By Show and Tell
By Bree Davies
By Bree Davies
By Cory Casciato
By Emilie Johnson
By Robin Edwards
By Bree Davis
By Josiah M. Hesse
About thirty years ago, serious fine-art photographers began taking scenic shots that incorporated not only the magnificent landscape -- the focus of their predecessors -- but also glimpses of development's litter. By now these poignant dichotomies, once so groundbreaking, are a standard of contemporary landscape photography, particularly here in the West. The current exhibit at the Colorado Photographic Arts Center (1513 Boulder Street, 303-455-8999), Re-Viewing the American West, presents two artists interested in this type of photography.
In the lower gallery, just inside the front door, is a grouping of work from Susan Goldstein's "The New American West" series. Traveling the highways of Colorado, New Mexico and Wyoming, Goldstein found striking contrasts by the roadside and immortalized them in 8x10 gelatin silver prints. One notable shot (untitled, as are all of these photographs) records the Focus on the Family highway marker outside of Colorado Springs: The sign is in the foreground, with a lightning strike in the background. Another photograph (shown above) reveals a concrete statue of Christ standing on the porch of an adobe house. Goldstein has an eye for the absurd, so her series includes a lot of stuffed animal trophies hanging in bars, restaurants and motels; there's even one featuring a giant steel insect -- another sight just outside of Colorado Springs.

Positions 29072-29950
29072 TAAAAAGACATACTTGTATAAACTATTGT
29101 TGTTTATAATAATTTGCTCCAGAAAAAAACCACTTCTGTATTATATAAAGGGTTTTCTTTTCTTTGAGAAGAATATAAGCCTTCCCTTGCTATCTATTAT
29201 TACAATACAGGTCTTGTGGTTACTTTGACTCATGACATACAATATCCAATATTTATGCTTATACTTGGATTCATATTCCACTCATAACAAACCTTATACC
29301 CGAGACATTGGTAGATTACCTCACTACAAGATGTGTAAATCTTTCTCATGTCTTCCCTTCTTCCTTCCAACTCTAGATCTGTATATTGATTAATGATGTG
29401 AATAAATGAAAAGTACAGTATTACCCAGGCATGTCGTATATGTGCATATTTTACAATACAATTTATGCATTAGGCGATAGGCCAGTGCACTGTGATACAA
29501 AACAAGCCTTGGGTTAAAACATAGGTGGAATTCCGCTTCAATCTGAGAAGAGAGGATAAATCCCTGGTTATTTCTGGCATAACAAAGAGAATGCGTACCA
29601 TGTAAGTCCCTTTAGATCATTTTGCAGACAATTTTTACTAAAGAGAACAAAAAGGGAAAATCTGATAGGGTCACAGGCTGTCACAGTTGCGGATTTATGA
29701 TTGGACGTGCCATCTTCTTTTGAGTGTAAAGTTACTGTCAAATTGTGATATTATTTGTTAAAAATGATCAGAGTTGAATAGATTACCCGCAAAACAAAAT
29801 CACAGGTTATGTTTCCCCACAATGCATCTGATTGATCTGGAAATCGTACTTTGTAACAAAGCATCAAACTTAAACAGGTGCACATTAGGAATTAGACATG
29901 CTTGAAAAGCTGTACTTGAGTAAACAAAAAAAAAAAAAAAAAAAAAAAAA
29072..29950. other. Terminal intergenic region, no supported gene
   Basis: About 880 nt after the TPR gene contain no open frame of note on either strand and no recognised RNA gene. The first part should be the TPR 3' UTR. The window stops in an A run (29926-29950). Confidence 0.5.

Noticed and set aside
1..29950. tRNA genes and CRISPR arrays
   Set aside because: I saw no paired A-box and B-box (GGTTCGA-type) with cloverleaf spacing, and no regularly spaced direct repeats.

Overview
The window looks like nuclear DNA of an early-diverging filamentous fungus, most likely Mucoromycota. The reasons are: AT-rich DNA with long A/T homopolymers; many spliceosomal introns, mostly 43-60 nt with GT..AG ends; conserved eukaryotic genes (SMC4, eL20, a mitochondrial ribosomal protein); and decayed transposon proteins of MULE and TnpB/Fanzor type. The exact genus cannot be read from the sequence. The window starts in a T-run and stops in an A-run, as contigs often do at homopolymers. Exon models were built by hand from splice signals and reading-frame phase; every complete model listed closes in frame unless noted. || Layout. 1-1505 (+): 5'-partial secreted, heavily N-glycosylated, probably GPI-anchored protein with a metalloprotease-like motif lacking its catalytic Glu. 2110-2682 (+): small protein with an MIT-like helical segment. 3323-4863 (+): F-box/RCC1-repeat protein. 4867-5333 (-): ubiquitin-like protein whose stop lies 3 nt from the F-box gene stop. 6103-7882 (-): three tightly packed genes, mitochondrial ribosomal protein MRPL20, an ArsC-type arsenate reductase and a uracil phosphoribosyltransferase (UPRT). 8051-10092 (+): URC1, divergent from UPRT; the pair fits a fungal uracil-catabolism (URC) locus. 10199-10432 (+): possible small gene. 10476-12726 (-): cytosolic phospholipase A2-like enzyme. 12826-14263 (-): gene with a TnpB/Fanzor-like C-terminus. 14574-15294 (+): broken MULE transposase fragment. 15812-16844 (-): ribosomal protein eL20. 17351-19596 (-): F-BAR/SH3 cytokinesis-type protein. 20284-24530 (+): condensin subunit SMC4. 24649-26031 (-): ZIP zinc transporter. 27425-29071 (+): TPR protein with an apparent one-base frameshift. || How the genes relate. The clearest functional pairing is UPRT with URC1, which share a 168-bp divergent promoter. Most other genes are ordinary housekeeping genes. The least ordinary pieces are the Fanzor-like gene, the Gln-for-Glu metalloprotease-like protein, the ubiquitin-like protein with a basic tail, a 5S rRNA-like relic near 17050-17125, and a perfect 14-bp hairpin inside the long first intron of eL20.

Up the ramp are large-format, full-color Iris prints on Somerset paper by Jeff Scott. For these photos, Scott sought out historic buildings covered with historic advertising -- for example, a nineteenth-century mining-town storefront with a large and theatrical 1930s art deco sign. Whereas Goldstein is making social commentary, Scott's pieces are more classically picturesque, despite their use of advertising as a principal subject. Although some purists complain about the use of Iris technology to make art, the process allows Scott to replicate the look of watercolors. To me, it doesn't matter how the photograph was made. I think Iris prints are just fine -- as is all of the work in this very strong show.
Originally scheduled to close at the end of September, Re-Viewing the American Westhas been extended through October 13.